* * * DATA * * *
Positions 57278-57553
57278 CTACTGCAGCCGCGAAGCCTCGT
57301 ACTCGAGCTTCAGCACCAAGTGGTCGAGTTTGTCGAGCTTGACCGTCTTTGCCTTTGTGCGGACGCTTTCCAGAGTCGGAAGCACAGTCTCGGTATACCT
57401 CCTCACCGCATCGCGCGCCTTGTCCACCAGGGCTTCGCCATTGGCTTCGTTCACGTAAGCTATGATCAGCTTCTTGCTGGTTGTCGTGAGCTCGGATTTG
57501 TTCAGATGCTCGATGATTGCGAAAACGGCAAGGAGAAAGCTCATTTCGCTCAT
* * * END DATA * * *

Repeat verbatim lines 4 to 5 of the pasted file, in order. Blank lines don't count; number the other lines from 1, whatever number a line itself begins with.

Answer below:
57401 CCTCACCGCATCGCGCGCCTTGTCCACCAGGGCTTCGCCATTGGCTTCGTTCACGTAAGCTATGATCAGCTTCTTGCTGGTTGTCGTGAGCTCGGATTTG
57501 TTCAGATGCTCGATGATTGCGAAAACGGCAAGGAGAAAGCTCATTTCGCTCAT